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Caroline Rock - Promises and pallets and pragmatism

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SCONUL Conference 20-21 June 2013, Dublin
Workshop - Promises, Pallets and Pragmatism, with Caroline Rock, University Librarian, Coventry University

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Caroline Rock - Promises and pallets and pragmatism

  1. 1. Promises, Pallets and PragmatismCaroline RockUniversity LibrarianCoventry University
  2. 2. 23 September 2012
  3. 3. Outline of Session The Coventry University „promises‟ why and what The „textbook promise‟ what we did and how Alternative approaches ? your views on how this could be done differently
  4. 4. Promises 2012 – underlying drivers Recruitment - influence students‟ choice of universitythrough commitment to minimising „hidden extras‟ Student satisfaction - tangible enhancement of thestudent experience Pedagogical - critical to achieving course learning goals Widening participation – equal access to core material
  5. 5. Provision of items ‘core’ to the course Start Up Packs – e.g. protective clothing, Sports Kit, text books or other core learning materials e.g.software, professional subscriptions, art materials etc. printing credits field trips/day visits support grants for placements, overseas experience,or international travel
  6. 6. From the ‘Guidelines ‘2013-14’ Applies to: all undergraduate courses (with exception for NHS) students (home, EU and/or international) who arepaying the higher fees both full time and part time students (with voucheralternative for part-time students) Funded by Faculty (max. £250 per bundle of texts)
  7. 7. The scale of the ‘promise’
  8. 8. From promises to palletsLibrary responsibilities: specifying requirements awarding the contract obtaining the details of texts from academics placing of orders identifying and equipping a distribution space receiving the bundles coordinating the distribution
  9. 9. The logistics: 23,000 text books 3,500 bundles use of central campuslocation designated collectiondays by Faculty two week period (70%collected in Week 1) recorded on studentrecord system
  10. 10. Some lessons learned: when to use a forklift truckor a pallet truck very labour-intensive forUniversity staff student numbers are amoving target there will always bedelays…. allow for them! communicate with students use suitable packaging
  11. 11. Was it worth it?Recruitment, pedagogy, student engagementand satisfaction
  12. 12. Immediate impact on the students? Initial survey at distribution time focused on: the process of collecting the text books attitudes towards being given the text books influence in relation to choosing Coventry University Headlines: 97% positive about collection process 99% positive about being given books 28% positively influenced their choice of University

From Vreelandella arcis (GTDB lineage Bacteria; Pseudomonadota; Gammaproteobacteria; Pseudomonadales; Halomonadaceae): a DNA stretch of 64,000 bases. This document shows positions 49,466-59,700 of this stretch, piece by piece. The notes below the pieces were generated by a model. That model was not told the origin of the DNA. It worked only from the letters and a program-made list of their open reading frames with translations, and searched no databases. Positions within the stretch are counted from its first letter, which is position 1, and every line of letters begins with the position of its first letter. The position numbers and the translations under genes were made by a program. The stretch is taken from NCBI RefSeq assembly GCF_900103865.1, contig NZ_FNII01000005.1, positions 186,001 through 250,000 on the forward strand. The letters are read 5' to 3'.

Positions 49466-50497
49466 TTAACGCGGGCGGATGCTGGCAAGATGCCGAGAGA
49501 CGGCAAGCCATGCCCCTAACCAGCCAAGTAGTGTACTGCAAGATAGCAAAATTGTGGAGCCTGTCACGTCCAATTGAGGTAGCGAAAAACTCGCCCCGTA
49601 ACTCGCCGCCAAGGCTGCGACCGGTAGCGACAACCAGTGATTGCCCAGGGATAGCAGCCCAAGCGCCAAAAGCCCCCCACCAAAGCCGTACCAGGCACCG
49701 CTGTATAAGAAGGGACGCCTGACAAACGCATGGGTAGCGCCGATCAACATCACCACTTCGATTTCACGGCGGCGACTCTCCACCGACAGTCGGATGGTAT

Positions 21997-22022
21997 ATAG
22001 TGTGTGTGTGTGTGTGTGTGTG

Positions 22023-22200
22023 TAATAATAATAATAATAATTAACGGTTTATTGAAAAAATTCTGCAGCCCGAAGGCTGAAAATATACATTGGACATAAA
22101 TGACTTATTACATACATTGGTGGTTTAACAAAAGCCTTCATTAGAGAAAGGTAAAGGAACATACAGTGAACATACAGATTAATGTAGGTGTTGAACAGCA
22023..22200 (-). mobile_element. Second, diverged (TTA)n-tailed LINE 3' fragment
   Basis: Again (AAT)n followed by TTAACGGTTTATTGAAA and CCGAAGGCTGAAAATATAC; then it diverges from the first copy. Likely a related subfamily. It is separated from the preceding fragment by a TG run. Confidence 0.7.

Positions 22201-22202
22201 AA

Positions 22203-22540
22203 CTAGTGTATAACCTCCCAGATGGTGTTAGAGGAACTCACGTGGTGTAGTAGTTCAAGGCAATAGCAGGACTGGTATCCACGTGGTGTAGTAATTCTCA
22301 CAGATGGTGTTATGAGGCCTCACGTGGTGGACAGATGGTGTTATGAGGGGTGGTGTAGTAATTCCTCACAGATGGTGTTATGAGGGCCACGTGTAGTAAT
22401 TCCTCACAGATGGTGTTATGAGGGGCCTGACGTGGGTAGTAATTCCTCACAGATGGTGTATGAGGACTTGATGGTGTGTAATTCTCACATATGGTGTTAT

13. 13. Interim impact on studentsand the library …… Interim online survey available at beginning of Semester 2 to all Stage 1students who had received textbooks (c. 3,300) 255 responses Headlines 93% had used textbooks so far 69% continued to borrow books from the Library 30% had bought additional texts since enrolling.
  14. 14. Longer term impact AMOSSHE Students First Report (ref. UEL) Library currently designing a study to look at thecorrelation of the textbook promise, library usage andstudent progression and attainment Commissioning of qualitative research study in terms ofstudent engagement with their course and with theUniversity
  15. 15. Implications for the Library High profile project – becoming embedded Senior management perceptions and risks to Libraryfunding Strengthening of relationships with academic staff Impact on Library usage increased visits and occupancy (!) reduction in re-shelving reduction in income from fines (20%)
  16. 16. Pragmatic – and ‘professional’How do we… avoid getting wet in the future assist the University with achieving the same goalsi.e. guaranteed access to „content‟ ? protect the role and values of the LibraryThe alternatives?
  17. 17. Pragmatic and professionalTextbook models: e-text books as an alternative to print customised publications directed buying via voucher / credit schemesLibrary models:• use of patron driven acquisitions• enhanced licensing for e-book collectionsOthers: bursaries; cash schemes (!)
  18. 18. A note on e-books 69% of respondents had used Library e-books so far, highestuser is HLS with 76%, EC 66%, BES 71%, CSAD 50% When asked for a preference for print or e-books for2013-14, 86% wanted printed texts EC keenest on “e” with 30% favouring e-books, BES and HLSroughly the same (10% keen) A & D 13% N.B. Evidence from „e-text book projects‟ more positive ....
  19. 19. Questions? Experiences from your own institutions? What would you consider to be viable alternatives? How can we measure value for money? How can we influence institutional decisions /directionsin this area?

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